Eric Coleman
Eric Coleman

Aspel, who like the other candidates would ultimately like to see the power plant removed from the city's shoreline, said he doesn't support the measure in large part because of the rezoning component that would leave 30-40 percent of the site as commercial property and the rest as open space.

"I don't think 30 percent commercial is giving them (AES) enough reason to go away nicely and quietly," he said.

He also wants to see through long-awaited waterfront revitalization plans; the city has selected El Segundo-based CenterCal properties to develop them.

"We are going to get shovels in the dirt," he said. "We've asked the developer to have more community meetings. We've asked the people to say what they do want rather than what they don't want."

If there's one candidate who seemed predestined to run for mayor, it is probably Aust, the city's former fire chief who started his career in Redondo Beach in 1969.

The 64-year-old Aust, who is married with two children and four grown grandchildren, serves as the council's unofficial historian. He is a Historical Society board member and collects antique fire memorabilia as a hobby.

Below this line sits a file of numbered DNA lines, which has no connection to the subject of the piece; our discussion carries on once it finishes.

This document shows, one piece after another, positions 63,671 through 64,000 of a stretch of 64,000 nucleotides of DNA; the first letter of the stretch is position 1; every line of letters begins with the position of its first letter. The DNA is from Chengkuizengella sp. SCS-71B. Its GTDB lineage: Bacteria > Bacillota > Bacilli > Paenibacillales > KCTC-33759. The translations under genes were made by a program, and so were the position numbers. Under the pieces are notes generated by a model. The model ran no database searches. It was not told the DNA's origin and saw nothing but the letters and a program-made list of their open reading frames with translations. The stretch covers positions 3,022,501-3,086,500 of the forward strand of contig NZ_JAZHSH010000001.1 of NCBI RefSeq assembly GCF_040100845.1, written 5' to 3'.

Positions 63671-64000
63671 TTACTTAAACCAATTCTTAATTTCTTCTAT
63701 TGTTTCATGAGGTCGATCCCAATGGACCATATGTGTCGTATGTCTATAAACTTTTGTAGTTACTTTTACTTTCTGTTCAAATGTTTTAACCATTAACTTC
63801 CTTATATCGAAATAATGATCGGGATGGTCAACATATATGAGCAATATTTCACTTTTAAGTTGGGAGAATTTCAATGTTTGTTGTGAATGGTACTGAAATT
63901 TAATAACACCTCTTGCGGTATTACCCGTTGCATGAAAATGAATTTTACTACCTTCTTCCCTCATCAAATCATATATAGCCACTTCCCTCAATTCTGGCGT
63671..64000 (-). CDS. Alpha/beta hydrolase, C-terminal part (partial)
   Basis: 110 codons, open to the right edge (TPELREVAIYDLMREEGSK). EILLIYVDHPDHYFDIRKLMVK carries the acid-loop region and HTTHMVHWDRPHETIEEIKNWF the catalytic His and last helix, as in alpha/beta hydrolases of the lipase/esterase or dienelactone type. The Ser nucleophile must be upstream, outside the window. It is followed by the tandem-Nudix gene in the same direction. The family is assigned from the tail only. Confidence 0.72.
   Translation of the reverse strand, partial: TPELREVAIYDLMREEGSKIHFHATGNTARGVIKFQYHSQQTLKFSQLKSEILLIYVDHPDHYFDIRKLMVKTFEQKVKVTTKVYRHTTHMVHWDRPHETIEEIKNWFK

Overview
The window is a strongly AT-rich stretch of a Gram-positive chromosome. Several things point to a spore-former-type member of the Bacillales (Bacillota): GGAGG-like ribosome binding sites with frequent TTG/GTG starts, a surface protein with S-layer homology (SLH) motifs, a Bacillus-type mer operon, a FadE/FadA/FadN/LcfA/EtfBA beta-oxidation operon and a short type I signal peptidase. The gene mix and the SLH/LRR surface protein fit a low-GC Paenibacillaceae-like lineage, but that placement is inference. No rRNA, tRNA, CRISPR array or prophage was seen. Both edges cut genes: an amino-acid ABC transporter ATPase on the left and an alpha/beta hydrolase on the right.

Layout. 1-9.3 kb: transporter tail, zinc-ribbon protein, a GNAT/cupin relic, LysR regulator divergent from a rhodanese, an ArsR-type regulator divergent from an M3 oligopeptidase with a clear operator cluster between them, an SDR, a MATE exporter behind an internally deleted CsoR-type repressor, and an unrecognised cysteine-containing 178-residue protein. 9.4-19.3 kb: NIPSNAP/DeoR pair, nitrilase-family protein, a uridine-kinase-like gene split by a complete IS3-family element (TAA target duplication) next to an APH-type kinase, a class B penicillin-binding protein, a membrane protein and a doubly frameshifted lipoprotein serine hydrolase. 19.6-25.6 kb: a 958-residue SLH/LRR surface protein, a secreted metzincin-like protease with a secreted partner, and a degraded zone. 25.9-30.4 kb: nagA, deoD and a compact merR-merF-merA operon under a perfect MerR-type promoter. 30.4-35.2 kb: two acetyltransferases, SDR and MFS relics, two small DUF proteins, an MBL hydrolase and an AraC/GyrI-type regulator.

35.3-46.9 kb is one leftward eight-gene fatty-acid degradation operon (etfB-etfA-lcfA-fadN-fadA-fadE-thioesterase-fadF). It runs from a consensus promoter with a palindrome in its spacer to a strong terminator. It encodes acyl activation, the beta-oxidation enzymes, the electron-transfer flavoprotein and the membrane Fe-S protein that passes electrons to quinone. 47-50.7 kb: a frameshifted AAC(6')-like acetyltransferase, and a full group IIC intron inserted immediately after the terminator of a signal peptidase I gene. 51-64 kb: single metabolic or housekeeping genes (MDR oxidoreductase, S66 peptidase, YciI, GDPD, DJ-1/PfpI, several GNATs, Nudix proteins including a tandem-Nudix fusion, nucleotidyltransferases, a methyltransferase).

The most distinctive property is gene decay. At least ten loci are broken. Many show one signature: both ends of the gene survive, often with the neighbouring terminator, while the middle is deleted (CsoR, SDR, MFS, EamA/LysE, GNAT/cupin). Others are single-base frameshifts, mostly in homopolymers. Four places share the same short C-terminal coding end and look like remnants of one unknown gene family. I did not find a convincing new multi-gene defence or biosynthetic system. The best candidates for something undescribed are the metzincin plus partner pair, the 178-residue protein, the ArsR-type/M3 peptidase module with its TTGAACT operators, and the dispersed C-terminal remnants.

"I'm running for mayor because this is my life," Aust said, pointing out that he was the city's youngest chief officer - battalion chief - at age 32. "I set goals and I achieve them."

He believes his historical knowledge of the city and past experience as a department head would serve him well. As an example, he cited his knowledge of how and why pension and health benefits were structured the way they were years ago for city employees.

He also said he's looking forward to seeing through long-awaited revitalization plans for the city pier and King Harbor.

Aust said he fears that if Measure A passes "we'll be in court for a long, long time," which is part of why he's opposed to the ballot measure. "I'm afraid of wasting money," he said.

He's also concerned that the amount of land zoned for commercial uses on the power plant site could not sustain the designated park land. Aust supports residents having a right to say whether they want a power plant on their coast and pushed for it last spring in council chambers - "I'm for what the majority wants," he said - but is opposed to an initiative "that ties our hands and locks in the zoning."

Kilroy, an Adams Middle School science teacher who spent 20 years working in the aerospace industry, said he likes to take his time doing research. As proof, he cited his discovery of a discrepancy in a past trash hauler's proposed annual rate increase that ultimately resulted in cost savings for ratepayers.